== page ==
A UN report says that a political and security vacuum in Libya is helping Islamic State gain territory in Libya.
Islamic State has significantly expanded its control over territory in conflict-torn Libya, helped by a political and security vacuum, UN experts say.
A report to the UN Security Council says the group has successfully recruited marginalised communities in the central city of Sirte, which it controls.
It has also increased its operational capacity in the city of Sabratha and the capital Tripoli through local recruitment reinforced by foreign fighters, the experts said.
"While ISIL does not currently generate direct revenue from the exploitation of oil in Libya, its attacks against oil installations seriously compromise the country's economic stability," the six-member panel said in the report.
"Libyans have increasingly fallen victim to the terrorist group's brutalities, culminating in several mass killings."
Libya has effectively been a failed state since the 2011 overthrow and death of longtime dictator Muammar Gaddafi, which led to the country's military collapse and fragmentation by powerful militias.
Since 2014, an internationally recognised government has convened in the far east of the vast, oil-rich country while a rival Islamist government is based in Tripoli.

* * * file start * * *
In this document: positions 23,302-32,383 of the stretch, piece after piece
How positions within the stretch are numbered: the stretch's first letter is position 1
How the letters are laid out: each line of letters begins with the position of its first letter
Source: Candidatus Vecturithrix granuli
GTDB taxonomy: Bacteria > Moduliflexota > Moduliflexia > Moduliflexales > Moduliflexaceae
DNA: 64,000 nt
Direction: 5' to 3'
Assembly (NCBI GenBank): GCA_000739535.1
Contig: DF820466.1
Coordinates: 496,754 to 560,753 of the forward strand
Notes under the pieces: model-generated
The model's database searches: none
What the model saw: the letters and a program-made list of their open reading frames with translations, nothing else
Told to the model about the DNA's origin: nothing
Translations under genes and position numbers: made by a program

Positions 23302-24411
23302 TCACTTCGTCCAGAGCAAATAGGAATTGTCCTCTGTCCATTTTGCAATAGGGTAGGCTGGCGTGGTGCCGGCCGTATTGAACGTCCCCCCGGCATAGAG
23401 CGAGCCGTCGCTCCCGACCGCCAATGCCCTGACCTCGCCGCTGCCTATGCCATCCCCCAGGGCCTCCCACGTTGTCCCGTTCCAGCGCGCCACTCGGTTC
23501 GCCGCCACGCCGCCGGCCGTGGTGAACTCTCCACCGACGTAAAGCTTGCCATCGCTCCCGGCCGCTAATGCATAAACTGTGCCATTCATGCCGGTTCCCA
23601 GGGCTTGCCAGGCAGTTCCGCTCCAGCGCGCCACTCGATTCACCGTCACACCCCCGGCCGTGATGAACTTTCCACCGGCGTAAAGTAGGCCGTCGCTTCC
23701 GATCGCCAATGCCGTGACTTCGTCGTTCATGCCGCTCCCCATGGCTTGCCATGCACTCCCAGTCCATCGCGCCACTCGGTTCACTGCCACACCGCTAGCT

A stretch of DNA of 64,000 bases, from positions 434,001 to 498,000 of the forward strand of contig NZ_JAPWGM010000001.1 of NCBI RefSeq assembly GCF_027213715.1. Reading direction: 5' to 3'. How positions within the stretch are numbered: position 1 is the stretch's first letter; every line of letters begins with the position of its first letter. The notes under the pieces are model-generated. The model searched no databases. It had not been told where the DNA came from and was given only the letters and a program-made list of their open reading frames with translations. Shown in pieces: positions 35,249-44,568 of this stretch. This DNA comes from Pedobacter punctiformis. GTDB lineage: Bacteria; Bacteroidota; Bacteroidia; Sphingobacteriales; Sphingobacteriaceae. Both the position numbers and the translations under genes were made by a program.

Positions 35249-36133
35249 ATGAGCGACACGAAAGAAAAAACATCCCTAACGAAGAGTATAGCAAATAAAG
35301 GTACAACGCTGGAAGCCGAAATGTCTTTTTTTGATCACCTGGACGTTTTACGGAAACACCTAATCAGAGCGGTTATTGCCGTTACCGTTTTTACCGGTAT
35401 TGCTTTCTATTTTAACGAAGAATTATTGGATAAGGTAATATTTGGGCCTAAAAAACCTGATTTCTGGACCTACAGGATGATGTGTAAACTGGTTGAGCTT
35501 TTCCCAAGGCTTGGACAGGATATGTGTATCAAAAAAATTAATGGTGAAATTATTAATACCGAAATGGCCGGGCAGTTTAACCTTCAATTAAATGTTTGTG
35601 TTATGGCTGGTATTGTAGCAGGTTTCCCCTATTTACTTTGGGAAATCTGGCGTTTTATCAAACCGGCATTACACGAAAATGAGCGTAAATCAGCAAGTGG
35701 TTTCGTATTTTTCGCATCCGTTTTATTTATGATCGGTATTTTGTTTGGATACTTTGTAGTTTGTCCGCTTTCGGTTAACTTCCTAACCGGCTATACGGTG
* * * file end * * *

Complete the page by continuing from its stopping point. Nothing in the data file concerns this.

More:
The United Nations has been trying to help forge a unity government to revive services to millions of people and confront IS extremists.
According to the experts, Libya has become increasingly attractive to foreign fighters and their presence in the south "is symptomatic of the regional dimension of the conflict."
It added that countries in the region have been providing political support - and possibly more - to various groups, further fueling the continuation of fighting.
The experts said in the report to the UN Security Council that all parties in the conflict are continuing to receive illicit arms transfers, some with support from UN member countries.
These weapons are not only influencing the instability but are having "a negative impact on the security situation in Libya and its political transition," the report said.
The experts called for the arms embargo - which allows the government to seek exemptions - to remain in place and be enforced.
As for the financing of Libyan armed groups, the report said, "government salaries are continuing to be paid to enlisted combatants, regardless of their human rights record or their ties with spoilers or terrorist groups."
The experts said armed groups and criminal networks in Libya have further diversified their sources of financing, including through kidnapping and smuggling migrants, oil products, subsidised goods and profits from foreign currency exchange schemes.
As for other sanctions, the report said asset freezes and travel bans on individuals from the Gaddafi regime continue to be broken, with large amounts of assets remaining hidden and unfrozen and travel bans repeatedly violated.